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How does Wilfred Owen portray the horror of war in Dulce et Decorum est

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  • Pages: 4
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  • Category: War

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Owen’s ‘Dulce et Decorem est’ is a painful, poignant and blunt depiction of the squalid conditions and distressing experiences which had a permanent effect on the soldiers of the 1st world war. He addresses the subject with absolute honesty and frankness as a soldier himself, which brings out the stark contrast of the reality of war to the propaganda which enticed young soldiers to fight to begin with; Owen’s use of language here shows his deep loathing towards war and misleading propaganda.

Firstly I will address the idea in the poem that war is irreconcilable and contradictory to the notions displayed by propaganda posters of courage, bravery, honour, glory and patriotism. The first stanza of the poem is heavy with negative connotations- the men are ‘beggars’, weak, destitute and dejected, lacking in hope; they are ‘coughing like hags’ due to living in the trenches- rife with illness, disease, gas attacks and dead bodies.

The use of words like ‘haunting’, ‘distant’, ‘asleep’, ‘lame’ and ‘drunk’ create a feeling of inevitable doom; ‘knock-kneed’, ‘coughing’, ‘limped’, ‘blood-shod’ and ‘dropped’ indicate ill health and disease. The theme of loss is also significant here; ‘many had lost their boots’, ‘all blind’, ‘deaf even’, connoting the loss of sense organs as well as property, the small comfort of simply having boots. Through the ‘sludge’ the men ‘curse’ those who were the cause of their suffering, the Germans, war, propaganda.

Nevertheless there is still the theme of duty, and/or a small light of hope amongst the disheartened men- ‘Men marched asleep. Many had lost their boots// But limped on, blood-shod.’ Even in shoes full of blood, the men march on, partly because they have to and they have been ordered to, partly because they have to protect themselves, but mainly towards that ‘distant rest’. This portrayal of dedication (to family, cause, life) is in contrast to the positive connotations of ‘bravery’ or ‘glory’. There is nothing positive about the men’s desire to push on, only desperation. This is heightened by the fact that this poem was written in 1917, 3 years after they were promised the war would end by Christmas 1914.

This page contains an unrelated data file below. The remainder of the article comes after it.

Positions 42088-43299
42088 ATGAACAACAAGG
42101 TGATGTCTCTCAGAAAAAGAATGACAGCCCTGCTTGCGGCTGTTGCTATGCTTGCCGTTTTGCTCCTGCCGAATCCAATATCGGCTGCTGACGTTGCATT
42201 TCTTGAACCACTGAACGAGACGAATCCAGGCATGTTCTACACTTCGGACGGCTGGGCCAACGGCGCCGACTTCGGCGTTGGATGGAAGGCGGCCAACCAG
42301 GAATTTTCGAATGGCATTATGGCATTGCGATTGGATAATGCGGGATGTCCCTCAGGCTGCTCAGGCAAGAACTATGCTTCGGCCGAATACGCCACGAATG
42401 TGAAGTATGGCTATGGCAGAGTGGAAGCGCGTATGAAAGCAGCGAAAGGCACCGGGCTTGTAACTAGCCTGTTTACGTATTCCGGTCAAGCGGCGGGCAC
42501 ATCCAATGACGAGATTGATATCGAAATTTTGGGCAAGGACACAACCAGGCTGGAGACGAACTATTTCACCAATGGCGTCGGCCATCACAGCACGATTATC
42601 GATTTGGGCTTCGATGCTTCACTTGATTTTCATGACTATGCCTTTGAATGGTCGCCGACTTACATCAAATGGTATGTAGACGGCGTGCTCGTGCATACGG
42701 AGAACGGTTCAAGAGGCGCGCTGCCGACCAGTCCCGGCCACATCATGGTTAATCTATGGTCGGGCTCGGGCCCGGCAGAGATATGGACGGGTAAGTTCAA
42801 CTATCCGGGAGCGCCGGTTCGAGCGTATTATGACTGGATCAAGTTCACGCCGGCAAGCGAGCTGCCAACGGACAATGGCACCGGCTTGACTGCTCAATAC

The second stanza could be likened to wakening from a dream- the men are ‘drunk with fatigue’ when a small but urgent voice calls ‘Gas!’ then more urgently, as the danger is fully understood- ‘GAS!’ following on from this is an avalanche of awkward words like ‘fumbling’, clumsy’ and ‘stumbling’ which adds to the urgent, staccato feeling of the stanza structure. This feeling of awkwardness augments itself, then becomes relief (‘just in time’) then turns into pity and excruciating empathy for the ‘someone’ who is ‘drowning’ under a ‘green sea’, as he is ‘yelling out’ and ‘flound’ring’ like a fish, wrenching at the emotions of the reader; and, it seems, of Owen himself.

In the 3rd and shortest stanza, Owen seems to be saying to the reader that the things he had seen were so horrific that he wished he were ‘blind’ himself. He does this by saying that his sight is ‘helpless’, that in his dreams, (one would imagine a sanctuary) even in his dreams he is haunted by the man he saw die as he ‘plunges at me, guttering, choking, drowning.’ The end of this stanza is so abrupt as to have a painful effect on the reader, as if this description is a flashback of Owen’s that he cannot stop his ‘helpless’ subconscious mind from re-enacting in his dreams.

The last stanza is really Owen addressing the reader directly, having described to them the graphic things he had encountered. How there were so many dead that they ‘flung’ them in the wagon, how his dreams were so terrifying that they ‘smothered’ him and how horribly he had to watch his friends die, ‘gargling blood’.

He informs the reader that if they had seen what he had seen, they would not ‘tell with such high zest// To children ardent for some desperate glory,// The old Lie; Dulce et Decorem est//Pro patria mori.’ That ‘you’, ‘My friend’, the reader, would not dream of speaking of the war with ardour, if to create a utopian fantasy for one’s children; if at all.

The fact that Owen capitalises the L in ‘Lie’ along with the ending of the poem with the religiously indicative Latin phrase shows his sarcastic bitterness clearly- he wants the reader to empathise and feel as he feels when he thinks of how he was lied to about a place worse than hell, and even worse, how it was glorified.

In conclusion, Owen portrays the horror of war, with an incredibly graphic nature, as at complete odds with popular considerations. He fills the poem with themes of loss, blindness, illness, fatigue, death, blood, uncleanliness and deafness and likens war to a place worse than hell, worse than the reader could even imagine. He displays war as rife with sickening and squalid substance, and the effects it has on the soldiers who survive as incurable, corrupted, horrific, destructive and vile.

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